The Facts: The deceased had completed a fill-in-blanks style document in her own handwriting, signifying it as her Last Will and Testament without dating or witnessing it. The document excluded the respondent as a beneficiary. At the time the document was created, the deceased and respondent had a strained relationship. They later reconciled, with the respondent becoming the deceased’s primary caregiver. Does that mean that the deceased had changed her final wishes?
The Court validated the will. The court determined that the document met the necessary criteria and represented the deceased’s fixed and final testamentary intentions when she created it. Further, the court emphasized that the subsequent reconciliation did not alter the intentions set out in the document. There was no evidence indicating the deceased’s intention to include the respondent as a beneficiary.
Grattan v. Grattan
The Case: Grattan v. Grattan (Grattan Estate)
The Facts: A lawyer prepared a will for the deceased and sent it to the testator for her review. The testator made minor revisions. However, the will remained unsigned as the Deceased passed away suddenly before its formal execution.
The Court validated the will. It emphasized that a lawyer prepared the will based on clear and direct instructions, representing the deceased’s settled and unambiguous intentions. Additionally, the short period between the document’s review, the Deceased’s approval, and her passing supported the court’s finding that these were her ultimate intentions and that this was, in fact, a valid will.
What does this mean for Estate Trustees (or Executors)?
The previous system of strict compliance was more straightforward in many respects. Previously, the absence of three signatures would quickly rule out a document as a valid will. However, with the current legislation, an unsigned document, if deemed to express testamentary wishes, could be considered relied upon in Ontario.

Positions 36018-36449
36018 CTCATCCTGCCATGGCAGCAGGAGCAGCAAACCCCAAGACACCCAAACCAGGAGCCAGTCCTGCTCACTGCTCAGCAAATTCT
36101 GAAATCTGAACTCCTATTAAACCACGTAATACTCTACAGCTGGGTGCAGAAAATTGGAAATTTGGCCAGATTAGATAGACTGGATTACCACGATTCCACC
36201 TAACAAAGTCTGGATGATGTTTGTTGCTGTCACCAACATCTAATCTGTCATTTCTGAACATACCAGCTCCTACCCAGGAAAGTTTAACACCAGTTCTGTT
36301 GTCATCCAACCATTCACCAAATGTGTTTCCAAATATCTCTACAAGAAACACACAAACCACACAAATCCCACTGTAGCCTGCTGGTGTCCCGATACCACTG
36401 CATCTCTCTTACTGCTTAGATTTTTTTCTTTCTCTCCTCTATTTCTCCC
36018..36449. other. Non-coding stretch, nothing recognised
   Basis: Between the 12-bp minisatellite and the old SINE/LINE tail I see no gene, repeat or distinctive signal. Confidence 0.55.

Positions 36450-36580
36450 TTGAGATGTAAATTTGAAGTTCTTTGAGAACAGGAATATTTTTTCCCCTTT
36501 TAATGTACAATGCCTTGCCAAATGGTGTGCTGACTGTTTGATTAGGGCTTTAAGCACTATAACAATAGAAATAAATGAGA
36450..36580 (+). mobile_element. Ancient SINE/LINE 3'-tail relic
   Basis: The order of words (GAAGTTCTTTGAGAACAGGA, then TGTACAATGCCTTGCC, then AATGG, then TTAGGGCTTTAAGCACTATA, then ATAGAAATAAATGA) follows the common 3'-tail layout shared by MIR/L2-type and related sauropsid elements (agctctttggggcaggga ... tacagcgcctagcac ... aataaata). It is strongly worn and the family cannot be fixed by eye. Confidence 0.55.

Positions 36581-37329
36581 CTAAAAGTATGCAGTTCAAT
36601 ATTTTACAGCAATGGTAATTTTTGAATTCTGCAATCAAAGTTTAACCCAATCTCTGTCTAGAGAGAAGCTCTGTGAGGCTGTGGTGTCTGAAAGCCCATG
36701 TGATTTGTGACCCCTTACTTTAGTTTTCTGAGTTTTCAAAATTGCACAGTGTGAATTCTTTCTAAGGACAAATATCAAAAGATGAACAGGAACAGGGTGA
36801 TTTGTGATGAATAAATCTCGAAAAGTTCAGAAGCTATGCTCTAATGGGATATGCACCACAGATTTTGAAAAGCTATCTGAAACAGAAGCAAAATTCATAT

If you are an executor of an estate where the deceased died after 2022, this change is noteworthy for you. Regardless of its signature status, you must consider any document as potentially carrying valid testamentary wishes.
We strongly recommend seeking legal advice when presented with such materials that could be validated as a will. Together, we can assess the feasibility and necessity of initiating a court application to determine the document’s validity, safeguard your interests, and adhere to the deceased’s wishes.
If you intend to bypass the probate process, you should know the heightened risks of administering an estate without a Certificate of Appointment. In cases where a document is discovered and validated, you may run the risk of facing liabilities because of the absence of probate.
Beeksma Law: Your Estate Lawyers
When securing your estate’s future or managing the responsibilities of an estate trustee, Beeksma Law offers the expertise and guidance you need. Our team focuses on estate law and can advise on everything you need to know when making a will. Creating a solid estate plan is easier than you might think!
Beeksma Law’s expertise also provides the necessary roadmap for estate trustees to navigate their responsibilities. Their guidance ensures each step of estate administration complies with the law, minimizing complexities and risks inherent in these responsibilities.
Schedule your complimentary consultation today to get started.
Disclaimer: This article is intended for the purpose of providing for your pets, including creating pet trusts. It is to be used only for the purposes of guidance. This article is not intended to be relied upon as the giving of legal advice. It does not purport to be exhaustive.
Whether or not you call them your fur baby, our pets are more than animals for many of us. To many Canadians, they are beloved family members, providing companionship, joy, and comfort.
Because their lifespans tend to be much shorter than ours, we assume we will outlive our pets. However, that is not necessarily true. So, just as you meticulously plan for the well-being of your loved ones in your estate plans, it’s crucial not to overlook your furry or feathered friends.
If you are a pet owner, how can you include your pets in your estate plan? What are your options? That is what we will consider in this article.
The Legal Landscape in Ontario: Pets as Property